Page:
Annual Report of the Bean Improvement Cooperative (1998) 41: 105-106.
Identification of polytene chromosomes of Phaseolus coccineus on
the basis of centromeric heterochromatin morphology
of Cell Biology, The University of Kaiserslautern, P.O. Box 30 49,
D-67653 Kaiserslautern, Germany
Since the discovery of polytene chromosomes in the embryo suspensor of
Phaseolus coccineus (Nagl 1962a) attempts were made to accurately
describe each chromosome (Nagl 1962b, 1965). A preliminary idiogram based
on total chromosome length and the distribution of euchromatic and heterochromatic
segments was first presented by Nagl (1967). Later, Nagl (1974) pointed
out, however, that the length can vary considerably depending on the level
of endopolyploidy, the state of condensation and the degree of stretching
during preparation. Therefore it was necessary to improve the description
of the karyotype and to find a more reliable and constant feature in order
to identify each chromosome of a given nucleus. We report here the first
results of the identification of the polytene chromosomes of P. coccineus
based on the analysis of centromeric heterochromatin morphology after pepsin
pretreatment and DAPI staining.
Material and methods
Seeds of Phaseolus coccineus cv. Preisgewinner
were grown in the Botanical Garden of the University of Kaiserslautern.
Embryo suspensors were taken from seeds of unripe pods and preparations
of polytene chromosomes were made from the biggest basal suspensor cells
(Nagl 1996). After enzymatic maceration the nuclei were gently squeezed
out from single cells to get rid of the cell wall. Additionally, the extracted
nuclei were incubated in 45% acetic acid before squashing in order to dissolve
the cytoplasm to some extent, and thus improving the spreading of chromosomes.
After removing the cover slip and air drying, the preparations were pretreated
in the same way as was carried out for fluorescence in situ hybridization
(Nenno et al. 1994). Chromosomes were then stained with DAPI. Pictures
from chromosomes of ten well preserved nuclei were taken by a cooled CCD
camera at high resolution and analyzed by using an image analysis system
Results and Discussion
The analysis of polytene chromosomes from the embryo suspensor of P.
coccineus after pepsin pretreatment and DAPI banding made it possible
to give a better description of individual chromosomes (Fig.1).
The new key feature is the centromeric heterochromatin morphology (CHM).
Two characteristics make the CHM useful for chromosome identification.
Firstly, it is less sensible to variations in level of endopolyploidy and
the degree of stretching during preparation. Secondly, the CHM of each
of the 11 chromosome pairs can be individually identified by its pattern
of at least one bright DAPI band as well as by the position of the centromere
and the presence of secondary constrictions.
For the construction of an idiogram, traditionally, the total length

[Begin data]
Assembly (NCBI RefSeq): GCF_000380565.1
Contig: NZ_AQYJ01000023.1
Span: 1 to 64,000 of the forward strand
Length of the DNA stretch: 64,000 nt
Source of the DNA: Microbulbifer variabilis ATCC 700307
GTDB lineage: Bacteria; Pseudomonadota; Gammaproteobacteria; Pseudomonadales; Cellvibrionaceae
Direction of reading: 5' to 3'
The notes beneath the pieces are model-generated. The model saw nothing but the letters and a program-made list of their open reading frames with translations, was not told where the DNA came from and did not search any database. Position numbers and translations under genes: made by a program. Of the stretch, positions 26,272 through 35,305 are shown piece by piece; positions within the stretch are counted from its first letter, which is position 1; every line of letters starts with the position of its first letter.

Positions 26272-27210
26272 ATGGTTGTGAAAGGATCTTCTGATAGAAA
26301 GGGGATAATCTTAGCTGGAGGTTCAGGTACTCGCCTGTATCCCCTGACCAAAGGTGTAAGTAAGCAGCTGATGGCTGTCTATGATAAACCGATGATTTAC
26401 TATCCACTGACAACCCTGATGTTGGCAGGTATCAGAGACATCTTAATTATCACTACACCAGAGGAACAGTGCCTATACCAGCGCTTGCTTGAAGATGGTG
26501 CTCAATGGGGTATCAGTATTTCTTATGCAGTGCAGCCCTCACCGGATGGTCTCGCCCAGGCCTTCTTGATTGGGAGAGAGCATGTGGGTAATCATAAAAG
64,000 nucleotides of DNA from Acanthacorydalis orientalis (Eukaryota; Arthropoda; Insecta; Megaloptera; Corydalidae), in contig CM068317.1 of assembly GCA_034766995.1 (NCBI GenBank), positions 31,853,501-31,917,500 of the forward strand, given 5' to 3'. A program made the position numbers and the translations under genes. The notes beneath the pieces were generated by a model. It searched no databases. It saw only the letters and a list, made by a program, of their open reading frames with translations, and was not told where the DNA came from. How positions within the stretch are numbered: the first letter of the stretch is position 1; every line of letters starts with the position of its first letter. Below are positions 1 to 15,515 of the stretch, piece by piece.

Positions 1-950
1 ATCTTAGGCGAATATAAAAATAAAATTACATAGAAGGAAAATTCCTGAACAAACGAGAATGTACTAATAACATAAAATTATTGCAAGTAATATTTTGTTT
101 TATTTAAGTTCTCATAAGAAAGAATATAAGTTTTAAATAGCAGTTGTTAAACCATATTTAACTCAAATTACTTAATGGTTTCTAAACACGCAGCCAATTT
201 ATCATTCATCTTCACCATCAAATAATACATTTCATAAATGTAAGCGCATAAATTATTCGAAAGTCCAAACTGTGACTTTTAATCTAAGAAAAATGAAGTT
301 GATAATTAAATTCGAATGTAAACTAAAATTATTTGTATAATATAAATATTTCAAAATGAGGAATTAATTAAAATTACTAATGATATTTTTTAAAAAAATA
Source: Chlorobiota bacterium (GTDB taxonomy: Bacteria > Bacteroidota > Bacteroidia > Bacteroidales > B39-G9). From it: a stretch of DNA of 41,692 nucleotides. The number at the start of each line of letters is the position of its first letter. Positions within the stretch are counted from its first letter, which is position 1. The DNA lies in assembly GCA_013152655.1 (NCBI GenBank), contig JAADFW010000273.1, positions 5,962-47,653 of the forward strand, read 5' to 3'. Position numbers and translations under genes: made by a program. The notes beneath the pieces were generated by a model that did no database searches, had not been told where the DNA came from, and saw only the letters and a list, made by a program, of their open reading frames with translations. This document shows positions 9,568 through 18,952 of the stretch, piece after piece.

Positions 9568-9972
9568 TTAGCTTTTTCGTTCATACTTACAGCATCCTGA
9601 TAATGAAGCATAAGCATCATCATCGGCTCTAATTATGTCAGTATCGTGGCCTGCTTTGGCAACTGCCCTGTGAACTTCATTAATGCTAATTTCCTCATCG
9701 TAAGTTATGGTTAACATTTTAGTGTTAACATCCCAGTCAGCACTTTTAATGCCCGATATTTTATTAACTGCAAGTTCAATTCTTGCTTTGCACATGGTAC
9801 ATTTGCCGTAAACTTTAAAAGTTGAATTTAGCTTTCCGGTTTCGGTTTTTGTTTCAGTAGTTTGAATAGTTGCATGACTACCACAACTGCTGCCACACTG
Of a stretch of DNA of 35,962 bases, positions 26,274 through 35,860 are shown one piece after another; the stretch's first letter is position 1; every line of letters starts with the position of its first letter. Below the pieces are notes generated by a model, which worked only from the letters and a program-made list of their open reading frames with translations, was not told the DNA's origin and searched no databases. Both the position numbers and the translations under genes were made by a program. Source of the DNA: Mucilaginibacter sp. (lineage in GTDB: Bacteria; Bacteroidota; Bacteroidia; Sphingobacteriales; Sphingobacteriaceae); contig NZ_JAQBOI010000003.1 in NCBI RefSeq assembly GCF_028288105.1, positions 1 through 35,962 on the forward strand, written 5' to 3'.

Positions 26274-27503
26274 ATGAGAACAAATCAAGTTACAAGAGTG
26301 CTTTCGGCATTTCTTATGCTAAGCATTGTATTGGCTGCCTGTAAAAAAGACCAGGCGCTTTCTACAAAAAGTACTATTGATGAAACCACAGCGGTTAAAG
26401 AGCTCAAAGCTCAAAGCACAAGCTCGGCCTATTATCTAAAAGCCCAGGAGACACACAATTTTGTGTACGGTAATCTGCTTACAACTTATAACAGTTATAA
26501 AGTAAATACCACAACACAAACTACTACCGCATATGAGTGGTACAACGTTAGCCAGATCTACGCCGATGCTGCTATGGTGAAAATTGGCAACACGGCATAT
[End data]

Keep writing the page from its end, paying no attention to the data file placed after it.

and the ratio of the short and the long arms are relevant. In the polytene
chromosomes of P. coccineus these parameters, however, vary significantly
due to the state of condensation and the degree of stretching during preparation.
Especially, the euchromatin behaves like a elastic band. For this reason,
the arrangement of chromosomes labeled C-J in Fig. 1
is arbitrary, and the euchromatic parts are marked with dashed lines. Theses
chromosomes are metacentric to submetacentric. Chromosome A is the longest
and is telocentric. B is the next longest chromosome and the only one which
is generally submetacentric. Chromosome K is the smallest of the complement
and is acrocentric. Since the telomeres mostly appear as clusters of heterochromatin
knobs they are symbolized by triple dots in Fig. 1.
Besides the new characterization of the chromosomes by the CHM there
are two striking differences between the new idiogram and that previously
proposed (Nagl 1967). The new idiogram shows three chromosome carrying
a NOR (Fig. 1 A, C, K). This was also demonstrated by silver-staining (Schweizer
and Ambros 1979) and by fluorescence in situ hybridization (Nenno
et al. 1994). Furthermore, the existence of the formerly named 'SAT-chromosomes'
1 (S1) and 5 (S2) (Nagl 1965, 1967) could not be
confirmed. Our present results indicate, that chromosome fragments sticking
to the nucleolar material were obviously misinterpreted as 'chromosome
satellites'. These fragments seem to arise from the small centromeric heterochromatin
block close to the NOR on the short arm of chromosome K, from which the
long arm readily detaches (Fig.1).
The problem, however, that not all of the eleven pairs can be recognized
equally well is not yet solved. Although, eight pairs of homologous can
now be recognized quite easily, the identification of chromosome H, I,
and J is more difficult. Nevertheless, the preliminary results presented
here are encouraging and suggest that in a near future it will be possible
to produce a new, high resolution karytotype for Phaseolus coccineus.
Figure 1: Idiogram of the polytene chromosomes of Phaseolus
coccineus on the basis of centromeric heterochromatin morphology (CHM).
Hatched boxes:NORs; Triple dots: Telomeric heterochromatin:
Horizontal hatching: Centromeres which are not always visible; Dark
: Euchromatin; Centromeric Dark gray: heterochromatin (CH); Gray
or white: DAPI-bands within the CH, according to their relative
staining intensity. Square brackets: structures which are not always
present; Double headed arrow: the position in K, where the long
arm detaches readily; Asterisks: regions which normally are wider
than the rest of the chromosome. Bar represents 10 µm.
The idiogram and a complete karyotype for the polytene chromosomes is
available in BeanRef
(Nenno and Nagl 1996) on the WWW at the URL:
see section: Cytogenetics]
This work was supported by the Deutsche Forschungsgemeinschaft (DFG, grant
no. Na 107/10-2).
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